Let’s just look at my situation. After thirteen years of teaching every term, teaching exclusively upper division and graduate level courses, writing five books, developing new courses, presenting at conferences on my own dime, getting student evals that are at or above departmental averages, working without insurance or any benefits, my contracts are still term to term. I make roughly what I did a decade ago. The UUP just renegotiated our contract. TT faculty did great. Admin folks did great. Adjuncts, not so much.
    At The University at Albany, there are no pathways to permanence. After thirteen years, I was given a two term contract with no course guarantees. I could be silently fired and have no recourse. So, when individuals like Mr. Ellwanger write such high-handed, detached, tripe from the safety of their tenured perches, I have little to say that’s kind.
    In closing, I feel obliged to say one thing about the idea of being a “victim.” Scholarship is what I spent half my life training to do. There aren’t a lot of jobs for people in my specialty outside of academia. The administration knows I’ll take whatever they give because I have little choice. I guess I could be the best educated Target manager in the country. So, yeah, I’m a victim, a victim of a rigged system predicated on the exploitation of vulnerable people. What Ellwanger seems incapable of grasping is just how much he benefits from the exploitation.

  3. An English professor such as yourself should be ashamed to write such tendentious clickbait. Your argument is that adjuncts are “willing victims.” Aside from this being an oxymoron, it’s also completely false. Nobody chooses exploitation; that’s absurd.

    You claim that many people pursue terminal degrees because they are too vain to believe that they won’t be the special people who become full-time faculty. I hate to break it to you, but it’s absolutely shoddy argumentation to suggest that it is vain or egotistical to imagine that you might be able to land a full-time job with a graduate degree. There is nothing “special” about holding a full-time job in any other industry. You have drunk the whole pitcher of Kool-Aid if you sincerely think this is somehow true in academia.

    You also say that most adjuncts teach more than full-time. How is it that you can argue that these faculty, who teach all the required courses and work twice as much as you, aren’t “needed” as full-time faculty? There is some truth to the notion that universities are hypocritical for pretending to be paragons of society justice while having these abysmal labor practices. It is unclear how you can move from this to “adjuncts choose to be exploited.”

    Get over yourself. You were lucky to find a full-time position. The hiring decision certainly wasn’t based on your intellectual honesty. This article contains so many fallacies that you should include it in your rhetoric curriculum.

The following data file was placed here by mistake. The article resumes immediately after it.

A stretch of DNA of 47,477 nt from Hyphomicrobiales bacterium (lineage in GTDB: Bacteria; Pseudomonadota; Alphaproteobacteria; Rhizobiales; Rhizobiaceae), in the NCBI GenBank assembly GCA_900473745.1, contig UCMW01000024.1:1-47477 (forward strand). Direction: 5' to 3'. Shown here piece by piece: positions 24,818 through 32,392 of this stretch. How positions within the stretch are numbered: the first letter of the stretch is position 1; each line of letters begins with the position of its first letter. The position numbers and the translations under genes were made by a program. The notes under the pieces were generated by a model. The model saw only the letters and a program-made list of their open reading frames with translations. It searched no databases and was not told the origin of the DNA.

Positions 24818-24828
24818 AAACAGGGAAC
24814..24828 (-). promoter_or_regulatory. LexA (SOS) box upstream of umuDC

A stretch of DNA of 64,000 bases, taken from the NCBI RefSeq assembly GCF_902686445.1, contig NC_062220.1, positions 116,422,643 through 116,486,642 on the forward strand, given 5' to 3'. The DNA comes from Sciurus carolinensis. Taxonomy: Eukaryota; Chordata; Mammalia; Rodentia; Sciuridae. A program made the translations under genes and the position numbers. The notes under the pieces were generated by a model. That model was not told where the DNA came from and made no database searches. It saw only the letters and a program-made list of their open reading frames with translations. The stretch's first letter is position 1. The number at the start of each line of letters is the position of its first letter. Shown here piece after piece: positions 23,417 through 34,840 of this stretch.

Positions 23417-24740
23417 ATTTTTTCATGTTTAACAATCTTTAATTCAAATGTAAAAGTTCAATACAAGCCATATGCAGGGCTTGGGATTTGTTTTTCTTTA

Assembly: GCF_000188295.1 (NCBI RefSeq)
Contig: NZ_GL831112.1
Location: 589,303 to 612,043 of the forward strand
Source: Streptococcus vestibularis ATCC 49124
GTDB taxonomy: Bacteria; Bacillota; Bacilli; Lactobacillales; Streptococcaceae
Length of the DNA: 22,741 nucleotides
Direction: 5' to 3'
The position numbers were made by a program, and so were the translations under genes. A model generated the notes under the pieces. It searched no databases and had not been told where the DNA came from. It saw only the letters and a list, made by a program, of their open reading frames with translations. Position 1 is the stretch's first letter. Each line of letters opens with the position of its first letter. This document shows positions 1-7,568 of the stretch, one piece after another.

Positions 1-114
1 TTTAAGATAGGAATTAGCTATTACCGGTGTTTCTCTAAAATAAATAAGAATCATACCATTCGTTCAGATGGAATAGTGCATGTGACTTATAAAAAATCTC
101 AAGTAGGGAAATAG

Administration loves hiring a loudmouth conservative to trot out once in a while to justify their disgusting labor practices. Every token conservative in the university system is reviled by his colleagues and praised by his masters for advancing their agenda. How many appaearances on Tucker Carlson are you counting on to supplement your paycheck this year?

  4. All praise to the young, in the current state of America Academe, who bravely pursue higher studies qualifying them to teach, with the current prospect of never enjoying other
    than “adjunct” teaching. They are not even a serf class, which masters howsoever oppressive do wish to continue farming and have children, but slaves, expendable.
    at any time. And definitely so, if they don’t go easy on the students, whose anonymous evaluations can deprive you of being hired next time, for veterans advise innocent beginners: ‘make sure your final assignment asks, “how did you feel about what we read?” Talk about a potent cause of soaring grade inflation!
    The current tenured generation has failed to pass on to their own students the steady path of teaching and inquiry that their teachers secured for them. And it would take a revolution to reverse it, for adjuncts, enjoying no vote, please the bloated “administrator” majorities ruling Academe, who love the resulting ‘fall of the faculty’. Moreover, the instrument of all this degradation, the anonymous evaluations innovated around 1968, substitutes their “please the customer” goal, for the faculty’s traditional “teach the student,” which purpose once animated Academe and justified its public support.
    ” In the long history of the University, back to medieval Europe, and the longer history of its noble precursors, back to the schools of antiquity, back to Aristotle’s Lyceum and to Plato’s Academy, if the phrase “student evaluations” had been heard, it would always have meant the evaluation, more exactly the judgment, teachers give of their students, but suddenly, as the University was about to begin its second millennium, in the New World, in the United States of America, ‘evaluations’ by students of their teachers were instituted.” For more, read the rest of my “What Do Student Evaluations Teach?” first published in 1993 in Perspectives on Political Science but better on my Friends of the Republic website. Dr. Michael Platt